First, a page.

The heme oxygenase-1 (HO-1) system consists of the enzyme heme oxygenase-1 and the products of the degradation of heme, carbon monoxide, biliverdin, and iron. Overexpression of HO-1 protects cells and tissues from immune-mediated injury as well as oxidative damage, indicating that HO-1 and its products are an important immunoregulatory mechanism. The mechanisms of this regulation are unknown. We have shown that the absence of HO-1 strongly affects differentiation of resident dendritic cell (DC) subsets in vivo and abrogates regulatory T cell mediated suppression of T cell activation by DC in vitro. These findings support the concept that modulation of the immune response, and therefore allograft rejection, is through the effect of HO- 1 on the differentiation and function of DCs. In support of our overall goal of identification of unique molecular targets for modulation of immune responses, we propose to determine how host HO-1 expression affects the differentiation of resident DC subpopulations and how expression of HO-1 by DCs modulates inflammatory responses in vivo in a renal allograft model of chronic rejection. This objective will be pursued using unique tools developed by the PIs, including i) a transgenic floxed HO-1 mouse strain permitting selective expression of HO-1 by cross-breeding with the appropriate cre recombinants;a CD11c-DC specific HO-1 overexpressing strain;ii) a GFP+ HO-1-/- mouse strain;and iii) an orthotopic murine renal transplantation model of chronic allograft nephropathy (CAN) with features that resemble human CAN. We will address the following specific aims: 1) to test the hypothesis that HO-1 regulates the distribution and differentiation of DC subpopulations in the peripheral lymphoid organs;2) to test the hypothesis that HO-1 regulates the development of inflammation, fibrosis and vascular disease in CAN by modulation of DC activation and homing in renal allografts;3) to determine the therapeutic potential of manipulation of HO-1 expression in DCs for kidney allografts by testing the hypothesis that HO-1 overexpressing DC will prolong graft survival, improve renal function and alleviate histological features of CAN. Current research and paradigms with respect to the control of the immune response to solid organ allografts are centered on control of T cell activation and clonal expansion. This approach has been successful in reducing acute allograft rejection, but has not made satisfactory inroads into long-term graft losses due to chronic rejection. The proposed studies are designed to address this need by examining the role of a unique molecular target, heme oxygenase-1 (HO-1), which is part of a group of stress proteins shown to provide cytoprotection. HO-1 is unique among these proteins because of its association with immunomodulation, and protection against fibrosis and vascular disease. Safe, effective therapeutic application of this molecule, effected by manipulation of HO-1 activity or the relative abundance of its substrates and products, requires a much better understanding of its role in immunity and long-term graft survival.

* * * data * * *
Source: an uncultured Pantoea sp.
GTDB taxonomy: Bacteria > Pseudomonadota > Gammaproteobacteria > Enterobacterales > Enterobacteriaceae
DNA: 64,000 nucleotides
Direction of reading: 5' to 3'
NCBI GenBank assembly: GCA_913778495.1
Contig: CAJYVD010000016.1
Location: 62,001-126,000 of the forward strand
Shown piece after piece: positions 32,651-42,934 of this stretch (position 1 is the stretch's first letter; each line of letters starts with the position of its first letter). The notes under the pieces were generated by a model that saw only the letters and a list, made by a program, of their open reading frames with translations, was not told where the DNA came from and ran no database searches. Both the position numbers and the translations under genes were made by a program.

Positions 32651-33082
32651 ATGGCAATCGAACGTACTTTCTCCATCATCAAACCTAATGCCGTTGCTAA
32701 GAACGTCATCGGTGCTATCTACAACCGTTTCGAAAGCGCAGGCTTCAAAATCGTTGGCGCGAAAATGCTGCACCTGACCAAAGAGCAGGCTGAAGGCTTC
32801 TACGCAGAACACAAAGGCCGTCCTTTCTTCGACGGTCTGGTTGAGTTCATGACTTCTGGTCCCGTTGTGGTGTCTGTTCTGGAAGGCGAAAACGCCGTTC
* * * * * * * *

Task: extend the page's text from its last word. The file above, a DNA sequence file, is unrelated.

Inflammation, especially chronic inflammation, remains one of the most problematic clinical phenomena. This grant explores the mechanisms of a recently discovered mode of regulation of inflammation that is part of the body's system of handling toxic heme molecules, the generation of carbon monoxide, biliverdin, and iron by the heme oxygenase---1 enzyme. The new information generated here could lead to new therapeutic targets by which we could control inflammation, one of the most highly sought goals in public health.
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